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Who knows how each with progress. For now, I’ve found that I enjoy the Sorcerer the most, and I have played it more than the others, though level 8 isn’t a huge accomplishment. My review of ESO to this point would be favorable, in that I see plenty of players, I enjoy the quests and story, it’s the best looking MMO I’ve played, and I love the lore and feeling of being in Tamriel. However, I haven’t hit any of the walls and issues people had with the game to this point, because I haven’t tried to group with anyone, and haven’t hit the level cap either. Still, I am going to keep plugging away at it. I love the buy to play aspect, as I did with GW2 (which is a game I still should put more time into) in that I don’t feel guilty about not playing, but can still play whenever I want. I see this as being my favorite pay model to date. I’ll leave it at that. Here’s a nice landscape shot:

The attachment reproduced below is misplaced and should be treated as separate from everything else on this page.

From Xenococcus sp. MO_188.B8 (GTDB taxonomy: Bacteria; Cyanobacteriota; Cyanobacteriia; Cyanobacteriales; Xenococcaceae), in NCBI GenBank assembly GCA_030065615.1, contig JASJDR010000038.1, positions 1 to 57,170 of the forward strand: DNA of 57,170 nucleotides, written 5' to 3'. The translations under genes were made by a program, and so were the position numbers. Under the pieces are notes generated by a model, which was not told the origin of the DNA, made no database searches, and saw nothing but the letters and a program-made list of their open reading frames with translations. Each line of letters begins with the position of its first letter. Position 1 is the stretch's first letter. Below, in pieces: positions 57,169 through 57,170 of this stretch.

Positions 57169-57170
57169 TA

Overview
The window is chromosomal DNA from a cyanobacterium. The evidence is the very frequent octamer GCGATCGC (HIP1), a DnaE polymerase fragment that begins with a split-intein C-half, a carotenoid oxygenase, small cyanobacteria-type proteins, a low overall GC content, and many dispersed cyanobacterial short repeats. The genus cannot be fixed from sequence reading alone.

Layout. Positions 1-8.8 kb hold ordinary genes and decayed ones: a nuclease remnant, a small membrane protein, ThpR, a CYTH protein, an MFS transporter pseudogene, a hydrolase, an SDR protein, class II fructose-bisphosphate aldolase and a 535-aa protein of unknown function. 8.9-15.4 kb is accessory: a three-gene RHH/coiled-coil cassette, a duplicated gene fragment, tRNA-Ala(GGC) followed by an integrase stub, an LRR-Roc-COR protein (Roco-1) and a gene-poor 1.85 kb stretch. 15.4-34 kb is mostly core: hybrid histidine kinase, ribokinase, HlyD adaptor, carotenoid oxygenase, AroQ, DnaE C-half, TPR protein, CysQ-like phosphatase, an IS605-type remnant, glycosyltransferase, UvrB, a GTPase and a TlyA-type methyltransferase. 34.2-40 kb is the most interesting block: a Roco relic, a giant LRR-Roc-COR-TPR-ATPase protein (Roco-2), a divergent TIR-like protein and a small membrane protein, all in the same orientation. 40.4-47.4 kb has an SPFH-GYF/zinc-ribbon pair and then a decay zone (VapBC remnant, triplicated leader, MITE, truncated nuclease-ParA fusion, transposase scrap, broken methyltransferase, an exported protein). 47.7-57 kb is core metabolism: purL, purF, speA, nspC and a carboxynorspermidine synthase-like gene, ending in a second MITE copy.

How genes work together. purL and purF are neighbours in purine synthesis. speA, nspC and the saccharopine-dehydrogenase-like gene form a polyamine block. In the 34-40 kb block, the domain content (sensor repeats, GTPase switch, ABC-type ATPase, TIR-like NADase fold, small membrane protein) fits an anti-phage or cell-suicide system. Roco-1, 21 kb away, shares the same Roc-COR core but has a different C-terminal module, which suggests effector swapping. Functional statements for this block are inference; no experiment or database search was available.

The reason I haven’t been able to stick to just ESO is because I’ve had a few other additions to the library that have been vying for my attention, along with the old standby, League of Legends. This past week they re-introduced Ultra Rapid Fire (URF) mode for April Fool’s, though the joke was that it was going to be called NURF and have cooldowns increased and the gameplay slowed down. Then some of the LCS pros decided to fry the game servers (with sliced ham, no less) and it turned back into URF, which is super fast, low cooldowns and mana costs. I actually missed out on this the last time it happened (must have been during a LoL break) so this time around I made sure to get in on it. It’s surprisingly addicting, and there’s a lot less pressure to perform because it’s far from balanced and it’s not a ranked queue. I’ve had modest success, though I believe my win/loss ratio is sitting right on 50%. My best game came when I played a tanky Hecarim, and went 7/1 /6 and carried my team. It’s definitely a fun game mode to break things up, and honestly I’d be ok with it being a permanent queue type. The meta is different in that there’s no jungler, which reminds me of how we used to play back when I first started the game. Some really weird team comps have popped up and did well too, so it’s rather unpredictable, and keeps things fresh. I feel as good about it as I did when I first discovered custom ARAM matches. Check it out before it disappears.